I started planning the 100 Summits Project a year ago, and even then I knew the most difficult region of Japan in which to climb would be Hokkaido, Japan’s northernmost major island. Most of Hokkaido lies beyond the northernmost terminus of the Shinkansen (bullet train) which ends its run at Shin-Hakodate-Hokuto terminal, 1,099 kilometers from Tokyo but only at the southernmost end of Hokkaido itself. From there, it’s almost a full day’s ride by express train to the northern end of the island – and the hyakumeizan peaks are scattered across Hokkaido like a handful of dice flung down by an angry child.
Due to the difficulties and distances–including the fact that several of the mountains are not easily reached (or reachable at all) without a private car–I decided to arrange for assistance on my Hokkaido climbs. After doing some research, I reached out to Hokkaido Nature Tours, a company that offers both pre-planned and custom nature and climbing tours in Hokkaido. In the months that followed, I worked with them to plan a twelve-day trip with attempts on seven of the nine hyakumeizan on the island of Hokkaido. (The remaining two, Asahidake and Rishiridake, I’ll be attempting on my own.)
The trip was scheduled to begin today – September 9 – and then, three days ago, a massive 6.7 earthquake rocked southeastern Hokkaido. The entire island lost power, and 20 people lost their lives. I debated the merits of continuing my climbs in light of the disaster, but after talking with my guides and seeing the valiant efforts Japan and its people were putting into recovering from the disaster, I decided to move ahead with the climbs as planned. (The mountains I am climbing are not in the danger zone itself, and although some parts of the island are still impacted by the disaster, many of the places I will be traveling were not damaged by the quake.)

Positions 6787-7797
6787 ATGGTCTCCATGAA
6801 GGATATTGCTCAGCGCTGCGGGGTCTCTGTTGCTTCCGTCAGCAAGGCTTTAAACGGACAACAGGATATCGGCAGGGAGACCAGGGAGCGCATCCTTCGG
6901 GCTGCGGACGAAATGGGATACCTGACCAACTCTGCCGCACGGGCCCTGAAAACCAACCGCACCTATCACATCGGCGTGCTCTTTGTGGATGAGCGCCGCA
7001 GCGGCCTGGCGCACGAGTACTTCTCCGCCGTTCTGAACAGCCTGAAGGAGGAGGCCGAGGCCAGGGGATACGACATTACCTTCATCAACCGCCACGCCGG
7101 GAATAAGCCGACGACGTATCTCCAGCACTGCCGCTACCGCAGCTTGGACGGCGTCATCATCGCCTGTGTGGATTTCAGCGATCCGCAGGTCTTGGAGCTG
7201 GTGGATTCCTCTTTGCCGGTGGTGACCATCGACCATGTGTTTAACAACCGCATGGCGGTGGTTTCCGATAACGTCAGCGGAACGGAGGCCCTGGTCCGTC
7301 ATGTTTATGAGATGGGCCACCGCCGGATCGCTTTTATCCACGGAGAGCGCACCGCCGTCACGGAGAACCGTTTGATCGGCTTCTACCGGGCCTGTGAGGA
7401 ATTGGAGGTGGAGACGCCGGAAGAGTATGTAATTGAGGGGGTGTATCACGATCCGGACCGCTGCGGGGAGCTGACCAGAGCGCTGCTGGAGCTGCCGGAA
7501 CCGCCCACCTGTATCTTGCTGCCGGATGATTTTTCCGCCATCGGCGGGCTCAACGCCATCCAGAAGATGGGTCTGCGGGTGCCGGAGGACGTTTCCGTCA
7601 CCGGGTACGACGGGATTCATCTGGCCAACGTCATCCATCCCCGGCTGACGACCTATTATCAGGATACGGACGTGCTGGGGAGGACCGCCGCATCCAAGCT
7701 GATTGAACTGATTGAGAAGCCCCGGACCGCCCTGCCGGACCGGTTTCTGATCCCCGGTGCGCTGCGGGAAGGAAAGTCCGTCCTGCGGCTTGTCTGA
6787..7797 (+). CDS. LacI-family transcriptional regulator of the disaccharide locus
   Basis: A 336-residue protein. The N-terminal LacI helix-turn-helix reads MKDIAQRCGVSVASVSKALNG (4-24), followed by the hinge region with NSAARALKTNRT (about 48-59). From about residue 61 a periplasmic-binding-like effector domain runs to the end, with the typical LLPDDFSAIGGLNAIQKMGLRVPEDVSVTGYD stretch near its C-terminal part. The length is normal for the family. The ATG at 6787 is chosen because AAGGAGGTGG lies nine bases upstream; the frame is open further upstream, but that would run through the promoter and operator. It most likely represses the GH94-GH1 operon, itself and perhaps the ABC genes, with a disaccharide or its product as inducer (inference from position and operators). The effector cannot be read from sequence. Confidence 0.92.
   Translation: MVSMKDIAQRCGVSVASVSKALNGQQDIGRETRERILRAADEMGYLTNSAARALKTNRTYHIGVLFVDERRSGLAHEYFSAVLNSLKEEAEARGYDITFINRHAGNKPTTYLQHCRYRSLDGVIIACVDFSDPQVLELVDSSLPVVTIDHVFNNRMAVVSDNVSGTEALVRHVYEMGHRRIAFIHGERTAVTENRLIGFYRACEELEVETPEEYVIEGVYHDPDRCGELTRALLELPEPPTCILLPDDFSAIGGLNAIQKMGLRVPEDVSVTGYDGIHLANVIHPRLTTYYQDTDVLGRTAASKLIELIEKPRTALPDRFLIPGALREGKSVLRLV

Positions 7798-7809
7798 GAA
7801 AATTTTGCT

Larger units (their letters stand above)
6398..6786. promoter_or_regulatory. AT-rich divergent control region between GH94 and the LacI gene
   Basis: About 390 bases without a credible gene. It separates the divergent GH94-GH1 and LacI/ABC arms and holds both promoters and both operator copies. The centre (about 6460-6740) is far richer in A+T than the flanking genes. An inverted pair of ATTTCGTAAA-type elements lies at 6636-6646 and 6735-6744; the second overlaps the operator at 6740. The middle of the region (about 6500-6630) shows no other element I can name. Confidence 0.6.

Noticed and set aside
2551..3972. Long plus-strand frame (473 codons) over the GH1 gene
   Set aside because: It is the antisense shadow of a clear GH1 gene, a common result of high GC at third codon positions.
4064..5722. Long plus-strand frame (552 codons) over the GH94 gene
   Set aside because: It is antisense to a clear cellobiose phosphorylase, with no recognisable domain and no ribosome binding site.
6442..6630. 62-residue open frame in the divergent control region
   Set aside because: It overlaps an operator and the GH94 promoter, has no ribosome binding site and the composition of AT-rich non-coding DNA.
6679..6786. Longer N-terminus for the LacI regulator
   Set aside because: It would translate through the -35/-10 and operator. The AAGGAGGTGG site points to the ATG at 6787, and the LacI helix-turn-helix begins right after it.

Last night I arrived in Shin-Hakodate-Hokuto by train, and this morning I headed to Sapporo by highway bus. Once there, I met my guide, and we traveled farther north, to Niseko, where I spent a relaxing hour in an open-air volcanic hot spring bath (an onsen)
and had my first taste of ice cream made by a Hokkaido dairy farm.
It was delicious!
Tomorrow, my guide and I will leave at the crack of dawn for the first of my climbs: Mount Yotei, which towers 1,898 meters high above Niseko and the surrounding region.
Wish me luck…I’ll tell you how it goes.
2 thoughts on “To Hokkaido . . . In The Wake of the Quake”
Hokkaido is the Island of Japan I find most intriguing, mostly because of the Ainu People, whose art and lore I find fascinating.
How amazing you are to be having this adventure, and how kind it is of you to share so much of it with us!
I find Ainu culture intriguing too. My guides, though not Ainu themselves, were very respectful of the culture (one can actually speak Ainu) and shared a lot about Ainu history, as well as Japanese history in Hokkaido. It was a fascinating trip.
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